I blogged yesterday about UTAustin professor Eric Pianka (aka “Dr. Doom”) and his advocacy of killing 90% of the world’s human population with airborne Ebola. Could Pianka be charged with terrorism/conspiracy to commit a terrorist act? What happens if a student actually takes his suggestion to heart and kills a bunch of people? Why shouldn’t we think that Dr. Doom himself would commit the act of human destruction he is advocating? How is what he is saying any different from somebody at an airport saying that he plans to plant a bomb there. Note: This is not a matter of saying he actually has planted a bomb but saying that he plans to plant one – that surely would be enough in the current climate to get him arrested. So what about Pianka? At what point do his remarks advocating human destruction constitute a terrorist threat that get him arrested? And if not arrested, how about committed?

As soon as this is posted, I’m going to have a chat with the Department of Homeland Security. [Called them – They are aware of it; it will be interesting to see if they do anything about it.] For your information, I’ve posted an article below by a reporter who was there at Pianka’s remarks (AP refused to pick up the story, so the page is presently overloaded).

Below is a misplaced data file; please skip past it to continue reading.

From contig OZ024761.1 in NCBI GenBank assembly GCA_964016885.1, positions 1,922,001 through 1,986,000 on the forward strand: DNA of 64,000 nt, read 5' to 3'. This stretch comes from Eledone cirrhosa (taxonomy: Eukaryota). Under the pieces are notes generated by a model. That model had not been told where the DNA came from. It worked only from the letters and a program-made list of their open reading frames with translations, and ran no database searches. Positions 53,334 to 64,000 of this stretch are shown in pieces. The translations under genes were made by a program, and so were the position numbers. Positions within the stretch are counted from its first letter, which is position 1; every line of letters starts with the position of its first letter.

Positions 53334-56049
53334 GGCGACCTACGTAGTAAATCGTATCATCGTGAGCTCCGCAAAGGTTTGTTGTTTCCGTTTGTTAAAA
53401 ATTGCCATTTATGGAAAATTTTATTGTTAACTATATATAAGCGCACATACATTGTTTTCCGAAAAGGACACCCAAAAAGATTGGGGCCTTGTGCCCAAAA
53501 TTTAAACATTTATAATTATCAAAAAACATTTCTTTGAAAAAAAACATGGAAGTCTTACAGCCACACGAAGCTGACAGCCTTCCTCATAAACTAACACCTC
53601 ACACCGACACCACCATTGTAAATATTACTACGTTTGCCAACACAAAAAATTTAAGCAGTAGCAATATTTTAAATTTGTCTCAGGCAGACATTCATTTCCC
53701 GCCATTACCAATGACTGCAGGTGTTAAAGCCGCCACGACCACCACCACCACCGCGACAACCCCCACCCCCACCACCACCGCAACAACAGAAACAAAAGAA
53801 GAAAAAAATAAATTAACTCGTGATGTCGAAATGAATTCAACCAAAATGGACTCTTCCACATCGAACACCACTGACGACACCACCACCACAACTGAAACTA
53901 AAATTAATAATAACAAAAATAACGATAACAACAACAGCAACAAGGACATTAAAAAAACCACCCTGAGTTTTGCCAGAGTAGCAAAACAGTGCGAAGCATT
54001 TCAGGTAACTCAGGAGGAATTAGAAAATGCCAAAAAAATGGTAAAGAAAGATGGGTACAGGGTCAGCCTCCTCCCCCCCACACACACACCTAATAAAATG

Would “Dr. Doom” be conceivable apart from evolutionary theory?

Tonight, THE CITIZEN SCIENTIST has posted online “Meeting Dr. Doom,” Forrest Mims’s first-person account of an astonishing speech by Prof. Eric R. Pianka of the University of Texas.

Pianka was recently named the 2006 Distinguished Texas Scientist at the annual meeting of the Texas Academy of Science. Mims is an active member of the Academy and chairs its Environmental Science Section.

In his Distinguished Scientist speech, Pianka advocated eliminating 90 percent of the world’s population by airborne Ebola to save the world. He said we are no better than bacteria and made other intemperate statements.

“MikeGene” of TelicThoughts:

We know that scientists and scholars are more than willing to sign-off on public statements that allow them to dissociate themselves from a colleague who adopts a controversial position.

I’m reminded of these decrees because of something William Dembski just blogged out (see here, here, and here). According to Forrest Mims, Dr. Eric R. Pianka, who is an evolutionary ecologist from the University of Texas, gave a rather distrubing speech to his fellow scientists and students at the 109th meeting of the Texas Academy of Science.